“It would be much more difficult if there were residential buildings nearby,” she said.

What caused the blaze?

That’s still unclear. Police say they are investigating what started the fire exactly. 

The store in question holds munitions uncovered by police, but also unexploded World War II-era ordnance which is regularly dug up during construction works.

Giffey said local authorities would “have to think about how to deal with this munitions site in the future and whether such a place is the right one in Berlin”.

Is Grunewald a popular site?

Very much so. The sprawling forest on the edge of Berlin is home to lots of hiking trails and is even near some popular lakes, such as the Krumme Lanke. It’s also near the Wannsee and Havel river. 

Map shows where the fire broke out in Berlin's Grunewald

Map shows where the fire broke out in Berlin’s Grunewald. Photo: picture alliance/dpa/dpa Grafik | dpa-infografik GmbH

Authorities appealed for the public to avoid the forest, which is regularly visited by both locals and tourists.

Deutsche Bahn said regional and long-distance transport was disrupted due to the blaze.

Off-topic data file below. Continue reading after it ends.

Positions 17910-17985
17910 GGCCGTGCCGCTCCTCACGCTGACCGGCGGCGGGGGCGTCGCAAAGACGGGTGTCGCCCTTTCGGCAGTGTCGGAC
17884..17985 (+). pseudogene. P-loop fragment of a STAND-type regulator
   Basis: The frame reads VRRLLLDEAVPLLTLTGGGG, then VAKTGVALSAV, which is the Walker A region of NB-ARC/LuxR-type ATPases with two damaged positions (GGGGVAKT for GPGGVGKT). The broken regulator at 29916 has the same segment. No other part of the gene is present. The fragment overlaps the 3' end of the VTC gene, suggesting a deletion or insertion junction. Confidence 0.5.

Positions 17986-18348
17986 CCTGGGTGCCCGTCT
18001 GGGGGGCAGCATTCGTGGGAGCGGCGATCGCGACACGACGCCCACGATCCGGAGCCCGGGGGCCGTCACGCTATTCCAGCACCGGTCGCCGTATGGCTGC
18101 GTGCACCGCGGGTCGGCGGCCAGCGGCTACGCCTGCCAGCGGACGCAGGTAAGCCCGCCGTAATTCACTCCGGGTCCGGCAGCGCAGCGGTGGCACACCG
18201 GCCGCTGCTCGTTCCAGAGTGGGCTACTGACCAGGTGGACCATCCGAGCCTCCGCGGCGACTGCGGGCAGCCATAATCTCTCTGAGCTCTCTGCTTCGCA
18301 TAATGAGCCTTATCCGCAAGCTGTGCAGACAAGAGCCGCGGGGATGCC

A part of the Avus motorway between Spanischer Allee and Hüttenweg was also closed in both directions, as well as Kronprinzessinnenweg and Havelchaussee, according to the Berlin traffic centre.

Aren’t forest fires and strong heat causing problems elsewhere?

Yes. Authorities on Thursday said no firefighting choppers were available as they were already in use to calm forest fires in eastern Germany.

However, they also said the 1,000-metre safety zone applied to the air, so there was a limit to how useful it would be to drop water on the fire from above.

The German capital is rarely hit by forest fires, even though its 29,000 hectares of forests make it one of the greenest cities in the world.

Brandenburg, the region surrounding Berlin, as well as parts of eastern Germany have for days been battling forest fires.

Parts of Germany were also recently hit by forest fires during heatwaves this summer. 

Temperatures were expected to climb as high as 40C across parts of Germany on Thursday. However, it is set to cool down on Friday and thunderstorms are set to sweep in from the west.

With reporting by AFP’s David COURBET

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Germany plans 1,000 extra drinking water fountains

German towns and cities are set to install 1,000 additional drinking water fountains in view of the warmer temperatures expected due to climate change.